Students and parents are calling for a yearbook to be reprinted after it was discovered around 80 pictures of girls had been altered.
The photos for the yearbook were altered after they were deemed “inappropriate” and not in line with dress code. But students from Bartram Trail High School in St. Johns County, Florida, say the incident made them feel uncomfortable and sexualized.
Ninth grader Riley O’Keefe said she laughed in disbelief when she opened the yearbook and saw her photo.
A black bar had been added to cover her chest and after looking through the rest of the yearbook she realized more photos of girls had received this clumsy edit.
Several girls had their chests photoshopped while others had their shoulders covered.
“You’re not only affecting their photo. It’s not just protecting them. You’re making them uncomfortable and feel like their bodies aren’t acceptable in a yearbook,” O’Keefe said, as per the New York Times.
The 15-year-old says she wore the exact same outfit from her picture to the office, and they told her it was fine.
She said the altered image she saw of herself in the yearbook made her feel uncomfortable and later furious and she wanted to speak up on behalf of others.
“I don’t want girls to feel like they don’t have a voice, especially girls who don’t feel comfortable coming and speaking about it,” she said.
Other students said they felt embarrassed, ashamed, and sexualized.
“I felt confident that day and like I looked good. I was in dress code, and then, when I sent it to my mom and all of us saw it, I felt very sexualized, like that was what they were worrying about,” said Zoe Iannone, a 9th grader whose photo was altered to cover her chest.
Many students and parents are now demanding an apology and for the yearbook to be reprinted with the unaltered photos.
“They need to recognize that it’s making girls feel ashamed of their bodies,” O’Keefe added.
The student told the New York Times that no picture of male students were altered, including one of the swim team in which the boys wore Speedo bathing suits.
Christina Langston, a district spokeswoman, told The St. Augustine Record that a teacher who serves as the yearbook coordinator had made the edits.
“Bartram Trail High School’s previous procedure was to not include student pictures in the yearbook that they deemed in violation of the student code of conduct, so the digital alterations were a solution to make sure all students were included in the yearbook,” she said.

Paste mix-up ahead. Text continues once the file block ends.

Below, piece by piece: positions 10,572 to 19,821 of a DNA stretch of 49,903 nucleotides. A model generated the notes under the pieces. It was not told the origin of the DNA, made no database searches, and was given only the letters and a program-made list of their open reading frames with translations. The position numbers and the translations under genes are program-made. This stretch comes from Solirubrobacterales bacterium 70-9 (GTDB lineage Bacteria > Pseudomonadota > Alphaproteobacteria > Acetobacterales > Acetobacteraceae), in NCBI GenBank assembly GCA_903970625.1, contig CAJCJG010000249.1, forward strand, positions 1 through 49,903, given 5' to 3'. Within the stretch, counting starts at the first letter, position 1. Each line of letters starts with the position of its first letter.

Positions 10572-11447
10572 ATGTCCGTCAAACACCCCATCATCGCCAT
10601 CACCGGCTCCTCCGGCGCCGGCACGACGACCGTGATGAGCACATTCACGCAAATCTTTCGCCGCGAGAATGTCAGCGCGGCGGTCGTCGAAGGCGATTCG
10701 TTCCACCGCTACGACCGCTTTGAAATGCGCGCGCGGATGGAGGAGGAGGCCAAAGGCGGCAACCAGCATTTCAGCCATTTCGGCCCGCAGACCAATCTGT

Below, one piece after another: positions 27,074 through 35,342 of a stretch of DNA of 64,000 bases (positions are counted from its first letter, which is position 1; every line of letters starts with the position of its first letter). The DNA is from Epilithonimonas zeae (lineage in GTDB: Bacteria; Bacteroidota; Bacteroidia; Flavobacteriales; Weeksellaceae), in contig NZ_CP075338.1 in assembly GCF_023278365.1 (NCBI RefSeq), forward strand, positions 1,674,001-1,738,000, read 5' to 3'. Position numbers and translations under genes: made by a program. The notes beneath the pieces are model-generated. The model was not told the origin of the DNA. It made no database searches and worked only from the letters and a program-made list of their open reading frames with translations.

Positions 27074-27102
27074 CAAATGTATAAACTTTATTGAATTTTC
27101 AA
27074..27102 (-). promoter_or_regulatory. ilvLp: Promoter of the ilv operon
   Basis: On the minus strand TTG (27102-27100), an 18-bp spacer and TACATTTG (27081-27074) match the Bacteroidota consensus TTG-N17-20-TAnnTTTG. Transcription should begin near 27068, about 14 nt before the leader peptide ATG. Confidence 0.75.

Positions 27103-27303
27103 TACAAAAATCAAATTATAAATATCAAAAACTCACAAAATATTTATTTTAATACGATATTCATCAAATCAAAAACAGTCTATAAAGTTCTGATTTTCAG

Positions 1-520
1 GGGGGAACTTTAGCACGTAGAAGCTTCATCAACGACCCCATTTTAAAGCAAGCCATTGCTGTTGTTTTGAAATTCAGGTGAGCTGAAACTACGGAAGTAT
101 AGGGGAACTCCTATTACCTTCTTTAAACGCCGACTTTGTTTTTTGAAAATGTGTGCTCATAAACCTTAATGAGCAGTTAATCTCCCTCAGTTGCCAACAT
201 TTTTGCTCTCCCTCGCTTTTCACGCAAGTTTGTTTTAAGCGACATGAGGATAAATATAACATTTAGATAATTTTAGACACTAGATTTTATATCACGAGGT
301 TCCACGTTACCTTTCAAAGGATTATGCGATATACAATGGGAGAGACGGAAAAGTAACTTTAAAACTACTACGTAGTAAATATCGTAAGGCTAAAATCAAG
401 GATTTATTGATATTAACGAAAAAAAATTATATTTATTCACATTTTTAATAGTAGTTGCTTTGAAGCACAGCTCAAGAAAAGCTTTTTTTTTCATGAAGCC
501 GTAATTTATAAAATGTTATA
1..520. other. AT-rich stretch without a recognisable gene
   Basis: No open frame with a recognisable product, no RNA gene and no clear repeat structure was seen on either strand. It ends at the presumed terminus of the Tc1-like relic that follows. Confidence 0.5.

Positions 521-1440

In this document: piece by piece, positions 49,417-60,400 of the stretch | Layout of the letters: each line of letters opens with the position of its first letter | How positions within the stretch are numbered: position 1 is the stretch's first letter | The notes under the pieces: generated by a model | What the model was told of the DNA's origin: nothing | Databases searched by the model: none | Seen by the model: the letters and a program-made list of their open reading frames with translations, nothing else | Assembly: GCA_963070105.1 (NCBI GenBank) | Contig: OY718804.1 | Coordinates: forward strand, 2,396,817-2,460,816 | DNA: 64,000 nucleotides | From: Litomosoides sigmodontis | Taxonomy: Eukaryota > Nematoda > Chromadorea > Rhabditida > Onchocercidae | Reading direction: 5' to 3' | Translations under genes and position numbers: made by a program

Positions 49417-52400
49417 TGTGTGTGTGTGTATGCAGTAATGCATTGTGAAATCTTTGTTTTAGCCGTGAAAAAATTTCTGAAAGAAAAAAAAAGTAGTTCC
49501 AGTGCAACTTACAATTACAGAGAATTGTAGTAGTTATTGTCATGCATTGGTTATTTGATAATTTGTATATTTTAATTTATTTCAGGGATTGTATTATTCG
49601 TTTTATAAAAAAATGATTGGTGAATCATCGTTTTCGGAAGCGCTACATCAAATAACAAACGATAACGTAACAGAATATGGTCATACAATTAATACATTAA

She said the school was offering refunds and “receiving feedback from parents/guardians/students on making this process better for next year.”
This isn’t the first time staff from Bartram Trail, a public high school with about 2,500 students, have had an issue with the clothing their female students have worn.
In an online petition, started by O’Keefe in March, she said on one occasion “countless young women were taken out of their learning environment and sent to the dean’s office where they were forced to change. All because of the lengths of their shirts, skirts, or the thickness of their straps.
“This is ridiculous,” she wrote in the petition, which has so far been signed by 7,500 people. “Many young women were even asked to unzip their jackets so that an administrator could check what they were wearing underneath, and if they did not comply, they were threatened with suspension.
“The dress code is clearly based on the sexualization of young women and their clothing, especially since many girls are told they are dressed inappropriately or that what they are wearing may be “distracting” to the boys.”
I’m shocked that this is happening in 2021. Young boys are never told that the clothes they choose to wear is “distracting to others.”
Those that are sexualizing teenage girls are the ones with the problem and rules need to be put in place to prevent this conduct; we shouldn’t be undermining girls’ confidence in this way, and never in school!
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